CASE REPORTS

Acute Neuroform Stenting of a Symptomatic Petrous Dissection

a,b,dRobert D. Ecker, MD, a,b,c,dElad I. Levy, MD, a,b,c,dL. Nelson Hopkins, MD
a,b,dRobert D. Ecker, MD, a,b,c,dElad I. Levy, MD, a,b,c,dL. Nelson Hopkins, MD
Only two therapies for acute stroke intervention have been approved by the U.S. Food and Drug Administration: intravenous tissue plasminogen activator (tPA) and the Merci retriever (Concentric Medical, Mountainview, California). Many patients fall outside the therapeutic window for tPA administration, and the benefit is marginal.1 When used alone, the Merci device is unsuccessful in approximately 35–50% of patients.2,3 Additionally, neuroimaging techniques and criteria to select optimum candidates for acute intervention have not been developed. We report a case in which a self-expanding stent designed for wide-necked aneurysm treatment was used to revascularize an acute symptomatic petrous carotid dissection.

Case Study. A 51-year-old hypertensive male developed a severe headache, right-sided hemiplegia, complete facial palsy and mutism. After evaluation at an outside emergency room, he was flown to our institution. On arrival, his deficits had been fixed for 5 hours, and his National Institutes of Health Stroke Scale score was 16. Computed tomographic perfusion imaging documented increased time-to-peak in the carotid territory, without evidence of a completed stroke (Figure 1A). After informed consent had been obtained from the patient, angiography and endovascular treatment were performed on an urgent basis. Angiography revealed a 360-degree turn and flow-limiting left petrous dissection (Figure 1B). An 0.018-inch Nautica microcatheter (ev3, Inc., Plymouth, Minnesota) and a gold-tip glide wire were used to cross the dissection into the normal distal lumen. A microcatheter run confirmed patency of the artery without significant clot burden. A 300 cm Transcend exchange wire (Boston Scientific Corp., Natick, Massachusetts) was placed into the cavernous internal carotid artery, and the microcatheter exchanged out. This wire was then used as the rail for stenting. Because of the tight proximal loop and extension of the dissection over a curve, we used a 4.5 x 30 mm Neuroform III stent (Boston Scientific), which was deployed easily across the lesion. A small residual flap was dilated with a 5 x 20 mm Aviator balloon (Cordis Endovascular, Miami, Florida), resulting in complete revascularization (Figures 1C and D). Immediately after stent deployment, a bolus dose of eptifibatide and a loading dose of clopidogrel (450 mg) were administered.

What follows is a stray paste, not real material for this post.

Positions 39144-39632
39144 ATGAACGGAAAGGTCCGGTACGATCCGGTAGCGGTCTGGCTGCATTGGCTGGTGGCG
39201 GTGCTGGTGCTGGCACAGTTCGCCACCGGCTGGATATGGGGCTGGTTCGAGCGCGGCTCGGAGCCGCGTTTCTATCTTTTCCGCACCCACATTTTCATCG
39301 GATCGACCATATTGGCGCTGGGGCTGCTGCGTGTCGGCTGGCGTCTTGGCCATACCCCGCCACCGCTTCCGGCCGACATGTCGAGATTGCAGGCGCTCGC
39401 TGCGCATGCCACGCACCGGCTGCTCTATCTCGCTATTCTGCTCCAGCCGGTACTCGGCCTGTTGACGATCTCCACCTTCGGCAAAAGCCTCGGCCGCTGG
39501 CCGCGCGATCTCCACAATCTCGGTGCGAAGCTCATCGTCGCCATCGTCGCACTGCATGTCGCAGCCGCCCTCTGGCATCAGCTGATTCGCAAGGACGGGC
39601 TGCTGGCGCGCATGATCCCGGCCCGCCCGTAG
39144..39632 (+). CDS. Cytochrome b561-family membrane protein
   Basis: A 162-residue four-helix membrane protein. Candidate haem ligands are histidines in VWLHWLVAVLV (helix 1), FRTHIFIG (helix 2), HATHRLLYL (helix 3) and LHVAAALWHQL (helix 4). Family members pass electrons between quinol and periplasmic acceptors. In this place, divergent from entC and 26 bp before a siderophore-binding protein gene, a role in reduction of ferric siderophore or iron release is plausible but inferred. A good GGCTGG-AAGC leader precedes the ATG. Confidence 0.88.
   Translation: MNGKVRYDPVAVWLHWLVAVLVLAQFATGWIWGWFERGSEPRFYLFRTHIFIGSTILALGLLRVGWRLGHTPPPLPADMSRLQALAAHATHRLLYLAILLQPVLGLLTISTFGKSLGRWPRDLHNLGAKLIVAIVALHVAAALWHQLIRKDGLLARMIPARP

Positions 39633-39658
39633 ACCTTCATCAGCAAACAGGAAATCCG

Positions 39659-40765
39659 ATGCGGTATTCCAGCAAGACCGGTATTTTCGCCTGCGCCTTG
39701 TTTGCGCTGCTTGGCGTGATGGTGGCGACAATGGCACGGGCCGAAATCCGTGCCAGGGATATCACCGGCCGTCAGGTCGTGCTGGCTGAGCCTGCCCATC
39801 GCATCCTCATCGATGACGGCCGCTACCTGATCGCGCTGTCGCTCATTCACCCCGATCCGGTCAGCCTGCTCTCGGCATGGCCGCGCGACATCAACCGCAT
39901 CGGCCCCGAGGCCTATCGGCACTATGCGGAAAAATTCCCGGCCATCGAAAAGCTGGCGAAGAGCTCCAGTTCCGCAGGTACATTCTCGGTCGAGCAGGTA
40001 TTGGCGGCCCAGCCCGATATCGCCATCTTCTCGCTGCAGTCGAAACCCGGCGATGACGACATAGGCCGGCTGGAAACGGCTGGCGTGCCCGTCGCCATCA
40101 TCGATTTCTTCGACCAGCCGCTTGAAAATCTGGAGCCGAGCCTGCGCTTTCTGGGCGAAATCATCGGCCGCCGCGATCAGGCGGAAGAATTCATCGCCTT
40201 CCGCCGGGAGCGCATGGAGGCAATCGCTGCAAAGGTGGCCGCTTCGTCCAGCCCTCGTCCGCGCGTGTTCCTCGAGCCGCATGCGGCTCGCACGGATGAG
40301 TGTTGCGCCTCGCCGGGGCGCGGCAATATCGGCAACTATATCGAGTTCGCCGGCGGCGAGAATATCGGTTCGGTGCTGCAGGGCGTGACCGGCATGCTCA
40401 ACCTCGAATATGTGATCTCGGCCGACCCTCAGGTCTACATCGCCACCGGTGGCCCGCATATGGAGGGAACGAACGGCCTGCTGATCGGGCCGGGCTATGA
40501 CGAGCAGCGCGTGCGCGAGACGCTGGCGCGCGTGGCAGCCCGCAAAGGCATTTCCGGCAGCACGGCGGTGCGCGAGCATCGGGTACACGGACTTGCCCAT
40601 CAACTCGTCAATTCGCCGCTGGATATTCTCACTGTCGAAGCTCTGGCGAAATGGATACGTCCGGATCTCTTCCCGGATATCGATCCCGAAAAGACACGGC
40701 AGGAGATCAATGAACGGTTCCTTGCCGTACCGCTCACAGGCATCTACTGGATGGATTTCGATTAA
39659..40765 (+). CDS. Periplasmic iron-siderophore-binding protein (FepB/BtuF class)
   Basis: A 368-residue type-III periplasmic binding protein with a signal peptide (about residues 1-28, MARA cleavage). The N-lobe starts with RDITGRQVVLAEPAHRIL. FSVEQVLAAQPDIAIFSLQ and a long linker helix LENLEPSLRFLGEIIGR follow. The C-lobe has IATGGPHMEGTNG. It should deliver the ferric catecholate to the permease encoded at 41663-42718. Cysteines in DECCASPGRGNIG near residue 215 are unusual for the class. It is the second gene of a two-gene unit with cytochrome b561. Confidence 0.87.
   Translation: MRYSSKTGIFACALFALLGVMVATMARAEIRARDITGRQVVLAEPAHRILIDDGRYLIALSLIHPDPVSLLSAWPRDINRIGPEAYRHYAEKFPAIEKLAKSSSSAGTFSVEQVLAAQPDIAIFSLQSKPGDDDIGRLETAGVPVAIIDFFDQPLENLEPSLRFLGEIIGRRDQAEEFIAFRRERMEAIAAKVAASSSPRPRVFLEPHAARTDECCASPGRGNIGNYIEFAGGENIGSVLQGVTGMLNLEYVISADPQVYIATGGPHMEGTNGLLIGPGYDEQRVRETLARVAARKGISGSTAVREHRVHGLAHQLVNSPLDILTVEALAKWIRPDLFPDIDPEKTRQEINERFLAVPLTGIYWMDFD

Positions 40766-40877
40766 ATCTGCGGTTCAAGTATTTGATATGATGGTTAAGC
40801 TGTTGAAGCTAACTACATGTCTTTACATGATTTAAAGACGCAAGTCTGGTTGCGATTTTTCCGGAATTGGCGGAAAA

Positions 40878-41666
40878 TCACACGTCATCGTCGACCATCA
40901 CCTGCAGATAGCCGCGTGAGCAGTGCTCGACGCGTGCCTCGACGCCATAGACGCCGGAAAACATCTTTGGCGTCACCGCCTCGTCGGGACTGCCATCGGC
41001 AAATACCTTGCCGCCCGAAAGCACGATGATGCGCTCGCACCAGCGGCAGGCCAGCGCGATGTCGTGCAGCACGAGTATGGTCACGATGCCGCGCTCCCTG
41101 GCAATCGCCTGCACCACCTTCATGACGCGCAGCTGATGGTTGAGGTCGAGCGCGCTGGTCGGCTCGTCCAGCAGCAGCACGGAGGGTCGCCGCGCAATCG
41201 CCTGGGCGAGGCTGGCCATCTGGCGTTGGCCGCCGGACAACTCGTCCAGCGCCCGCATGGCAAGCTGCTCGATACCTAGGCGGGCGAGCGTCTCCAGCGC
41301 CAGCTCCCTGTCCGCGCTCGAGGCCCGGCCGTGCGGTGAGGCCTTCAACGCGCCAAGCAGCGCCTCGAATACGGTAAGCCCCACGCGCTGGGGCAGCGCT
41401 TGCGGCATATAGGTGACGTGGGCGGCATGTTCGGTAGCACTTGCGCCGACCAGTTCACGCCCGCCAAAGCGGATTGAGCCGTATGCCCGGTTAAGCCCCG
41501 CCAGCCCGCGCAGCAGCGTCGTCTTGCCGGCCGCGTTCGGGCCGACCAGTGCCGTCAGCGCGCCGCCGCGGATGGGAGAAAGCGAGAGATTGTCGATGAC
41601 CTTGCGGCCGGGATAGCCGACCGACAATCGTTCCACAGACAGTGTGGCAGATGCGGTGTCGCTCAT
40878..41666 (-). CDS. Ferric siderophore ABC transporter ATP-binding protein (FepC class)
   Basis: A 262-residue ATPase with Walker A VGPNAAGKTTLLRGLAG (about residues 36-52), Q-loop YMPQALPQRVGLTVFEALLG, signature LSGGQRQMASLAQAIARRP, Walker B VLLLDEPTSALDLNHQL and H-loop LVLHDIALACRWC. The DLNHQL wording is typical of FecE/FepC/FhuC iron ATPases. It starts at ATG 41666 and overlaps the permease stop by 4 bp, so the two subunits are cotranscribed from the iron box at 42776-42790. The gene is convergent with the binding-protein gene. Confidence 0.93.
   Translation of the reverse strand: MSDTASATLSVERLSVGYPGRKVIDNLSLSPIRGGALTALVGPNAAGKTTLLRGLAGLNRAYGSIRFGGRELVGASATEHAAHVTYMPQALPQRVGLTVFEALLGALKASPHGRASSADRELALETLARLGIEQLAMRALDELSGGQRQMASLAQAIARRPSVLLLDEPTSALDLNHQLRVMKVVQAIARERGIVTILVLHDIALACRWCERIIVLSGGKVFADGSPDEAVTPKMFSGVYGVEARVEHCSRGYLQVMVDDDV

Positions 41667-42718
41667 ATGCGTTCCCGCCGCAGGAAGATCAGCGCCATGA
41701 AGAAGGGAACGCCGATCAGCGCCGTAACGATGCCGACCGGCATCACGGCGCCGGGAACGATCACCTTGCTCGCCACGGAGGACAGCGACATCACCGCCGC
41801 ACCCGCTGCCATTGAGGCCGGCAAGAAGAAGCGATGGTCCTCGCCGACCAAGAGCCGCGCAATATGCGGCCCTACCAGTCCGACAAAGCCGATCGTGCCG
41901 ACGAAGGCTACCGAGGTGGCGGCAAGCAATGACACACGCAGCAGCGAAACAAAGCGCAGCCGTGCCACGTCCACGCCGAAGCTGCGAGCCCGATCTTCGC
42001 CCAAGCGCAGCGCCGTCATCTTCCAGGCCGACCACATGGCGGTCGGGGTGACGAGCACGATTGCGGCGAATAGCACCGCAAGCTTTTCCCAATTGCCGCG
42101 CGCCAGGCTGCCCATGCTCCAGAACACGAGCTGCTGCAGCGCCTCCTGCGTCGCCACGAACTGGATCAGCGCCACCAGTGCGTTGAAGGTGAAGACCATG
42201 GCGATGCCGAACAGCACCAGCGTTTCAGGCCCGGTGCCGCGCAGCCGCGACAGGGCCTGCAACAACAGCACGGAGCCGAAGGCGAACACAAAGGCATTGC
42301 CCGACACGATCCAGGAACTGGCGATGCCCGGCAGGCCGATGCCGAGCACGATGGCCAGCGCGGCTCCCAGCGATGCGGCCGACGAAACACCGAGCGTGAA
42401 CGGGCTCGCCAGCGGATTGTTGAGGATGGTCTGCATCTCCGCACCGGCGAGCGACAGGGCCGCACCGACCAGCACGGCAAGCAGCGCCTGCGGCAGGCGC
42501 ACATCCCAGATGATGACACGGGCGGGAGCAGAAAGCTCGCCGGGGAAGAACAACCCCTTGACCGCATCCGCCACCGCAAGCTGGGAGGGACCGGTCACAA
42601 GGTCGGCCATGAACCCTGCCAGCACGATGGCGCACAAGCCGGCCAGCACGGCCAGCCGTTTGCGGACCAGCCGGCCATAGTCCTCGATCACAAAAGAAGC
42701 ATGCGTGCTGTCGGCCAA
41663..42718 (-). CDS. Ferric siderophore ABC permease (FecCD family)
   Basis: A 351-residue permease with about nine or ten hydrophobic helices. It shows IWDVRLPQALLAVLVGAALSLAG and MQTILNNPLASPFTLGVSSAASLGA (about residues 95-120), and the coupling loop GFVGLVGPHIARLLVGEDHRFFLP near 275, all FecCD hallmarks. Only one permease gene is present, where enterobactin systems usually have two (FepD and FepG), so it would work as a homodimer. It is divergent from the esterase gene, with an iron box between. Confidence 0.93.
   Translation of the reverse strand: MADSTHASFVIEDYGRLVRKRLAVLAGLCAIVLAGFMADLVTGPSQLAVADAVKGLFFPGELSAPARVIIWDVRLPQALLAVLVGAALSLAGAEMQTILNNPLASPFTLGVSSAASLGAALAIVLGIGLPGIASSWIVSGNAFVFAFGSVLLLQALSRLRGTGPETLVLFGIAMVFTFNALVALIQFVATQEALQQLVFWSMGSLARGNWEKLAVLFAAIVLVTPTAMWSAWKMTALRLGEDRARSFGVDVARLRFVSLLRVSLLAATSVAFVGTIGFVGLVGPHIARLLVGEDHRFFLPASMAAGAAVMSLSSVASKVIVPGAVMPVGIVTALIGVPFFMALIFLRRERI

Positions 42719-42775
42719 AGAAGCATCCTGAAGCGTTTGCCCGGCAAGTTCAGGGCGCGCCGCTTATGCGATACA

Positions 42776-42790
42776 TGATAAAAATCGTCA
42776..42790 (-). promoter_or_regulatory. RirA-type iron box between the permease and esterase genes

During the next 48 hours, the patient regained normal strength on the right side with only a mild drift, and his speech returned, although he had significant difficulty with phonation. Follow-up magnetic resonance imaging demonstrated patchy infarctions in the territories of the anterior cerebral and middle cerebral arteries (Figures 1E and F). At the time of discharge, the patient’s National Institutes of Health Stroke Scale score was 5.

Acknowledgment. We thank Paul H. Dressel for preparation of the illustrations.

 

 

 

 

 

 

References

References

  1. Albers GW, Bates VE, Clark WM, et al. Intravenous tissue-type plasminogen activator for treatment of acute stroke: The Standard Treatment with Alteplase to Reverse Stroke (STARS) study. JAMA 2000;283:1145–1150.
  2. Gobin YP, Starkman S, Duckwiler GR, et al. MERCI 1: A phase 1 study of mechanical embolus removal in cerebral ischemia. Stroke 2004;35:2848–2854.
  3. Smith WS, Sung G, Starkman S, et al. Safety and efficacy of mechanical embolectomy in acute ischemic stroke: Results of the MERCI trial. Stroke 2005;36:1432–1438.